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Could anybody talk about the function clEnqueueMapBuffer work mechanism. Actually I mainly concern what benefits on speed I can get from this function over clEnqueueRead/WriteBuffer.

PS: Does clEnqueueMapBuffer/clEnqueueMapImage also alloc a buffer from the CPU automatically? If yes.
I want to manage my CPU buffer. I mean I malloc a big buffer first. Then if I need buffer. I can allocate it from the big buffer which I allocate first. How to make the clEnqueueMapBuffer/clEnqueueMapImage allocate buffer from the big buffer.

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2 Answers

up vote 2 down vote accepted

clEnqueueMapBuffer/clEnqueueMapImage
OpenCL mechanism for accessing memory objects instead of using clEnqueueRead/Write. we can map a memory object on a device to a memory region on host. Once we have mapped the object we can read/write or modify anyway we like.

One more difference between Read/Write buffer and clEnqueueMapBuffer is the map_flags argument. If map_flags is set to CL_MAP_READ, the mapped memory will be read only, and if it is set as CL_MAP_WRITE the mapped memory will be write only, if you want both read + write then make the flag CL_MAP_READ | CL_MAP_WRITE.

Compared to read/write fns, memory mapping requires three step process
1. Map the memory using clEnqueueMapBuffer
2. transfer the memory from device to/from host via memcpy.
3. Unmap using clEnqueueUnmapObject.

It is common consensus that memory mapping gives significant improvement in performance compared to regular read/write. see here : what's faster - AMD devgurus forum link

If you want to copy a image or rectangular region of image then you can make use of clEnqueueMapImage call as well.

References
- OpenCL in Action
- Heterogeneous computing with OpenCL
- Devgurus forum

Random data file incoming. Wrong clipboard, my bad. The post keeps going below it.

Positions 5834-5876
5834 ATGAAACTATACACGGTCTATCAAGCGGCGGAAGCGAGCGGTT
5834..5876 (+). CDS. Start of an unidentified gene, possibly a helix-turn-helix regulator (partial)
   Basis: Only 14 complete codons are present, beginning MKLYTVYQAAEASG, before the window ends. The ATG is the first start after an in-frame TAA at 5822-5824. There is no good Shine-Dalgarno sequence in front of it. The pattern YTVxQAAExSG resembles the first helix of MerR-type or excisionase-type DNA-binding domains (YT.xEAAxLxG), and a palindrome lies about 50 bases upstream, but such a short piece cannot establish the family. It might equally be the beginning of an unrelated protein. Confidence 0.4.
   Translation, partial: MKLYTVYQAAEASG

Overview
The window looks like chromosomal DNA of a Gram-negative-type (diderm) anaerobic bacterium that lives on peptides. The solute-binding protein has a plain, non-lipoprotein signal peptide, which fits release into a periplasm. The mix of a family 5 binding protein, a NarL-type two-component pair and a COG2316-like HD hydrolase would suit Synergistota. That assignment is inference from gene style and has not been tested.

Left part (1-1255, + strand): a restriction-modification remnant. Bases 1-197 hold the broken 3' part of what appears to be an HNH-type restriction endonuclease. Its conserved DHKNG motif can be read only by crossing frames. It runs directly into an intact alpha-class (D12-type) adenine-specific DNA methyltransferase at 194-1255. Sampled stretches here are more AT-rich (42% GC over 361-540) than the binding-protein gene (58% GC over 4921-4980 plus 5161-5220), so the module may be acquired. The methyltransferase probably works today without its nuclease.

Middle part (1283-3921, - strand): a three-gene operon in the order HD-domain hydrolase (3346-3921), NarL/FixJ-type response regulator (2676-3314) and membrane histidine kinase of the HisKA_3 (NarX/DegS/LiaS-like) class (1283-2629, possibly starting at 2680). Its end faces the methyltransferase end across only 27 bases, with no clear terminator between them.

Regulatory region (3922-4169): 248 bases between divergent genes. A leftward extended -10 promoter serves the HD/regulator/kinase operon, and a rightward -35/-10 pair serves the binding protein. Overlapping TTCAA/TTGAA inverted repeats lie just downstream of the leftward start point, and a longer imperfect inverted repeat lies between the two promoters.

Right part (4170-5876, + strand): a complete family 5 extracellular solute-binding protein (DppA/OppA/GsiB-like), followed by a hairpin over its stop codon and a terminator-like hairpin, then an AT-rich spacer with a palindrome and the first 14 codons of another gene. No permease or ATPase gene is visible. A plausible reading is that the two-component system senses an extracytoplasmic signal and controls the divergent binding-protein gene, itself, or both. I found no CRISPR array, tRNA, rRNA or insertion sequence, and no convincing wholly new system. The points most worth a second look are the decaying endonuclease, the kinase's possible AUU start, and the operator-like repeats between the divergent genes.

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@ockuser : Does clEnqueueMapBuffer/clEnqueueMapImage also alloc a buffer from the CPU automatically. If yes. I want to manage my CPU buffer. I mean I alloc a big buffer first. Then if I need buffer. I can alloc it from the big buffer which I alloc first. How to make the clEnqueueMapBuffer/clEnqueueMapImage alloc buffer from the big buffer –  Samuel Dec 14 '12 at 9:41
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No, the map functions don't allocate memory. You'd do that in your call to clCreateBuffer. If you allocate memory on the CPU and then try to use it, it will need to be copied to GPU accessible memory. To get memory accessible by both it's best to use CL_MEM_ALLOC_HOST_PTR

clCreateBuffer(context, flags, size, host_ptr, &error);

context - Context for the device you're using.

flags - CL_MEM_ALLOC_HOST_PTR | CL_MEM_READ_WRITE

size - Size of the buffer in bytes, usually N * sizeof(data type)

host_ptr - Can be NULL or 0 meaning we have no existing data. You could add CL_MEM_COPY_HOST_PTR to flags and pass in a pointer to the values you want copied to the buffer. This would save you having to copy via the mapped pointer. Beneficial if the values won't change.

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If you didn't use CL_MEM_ALLOC_HOST_PTR in a buffer that you subsequently map then host memory is allocated. –  Dithermaster Jul 3 at 19:14
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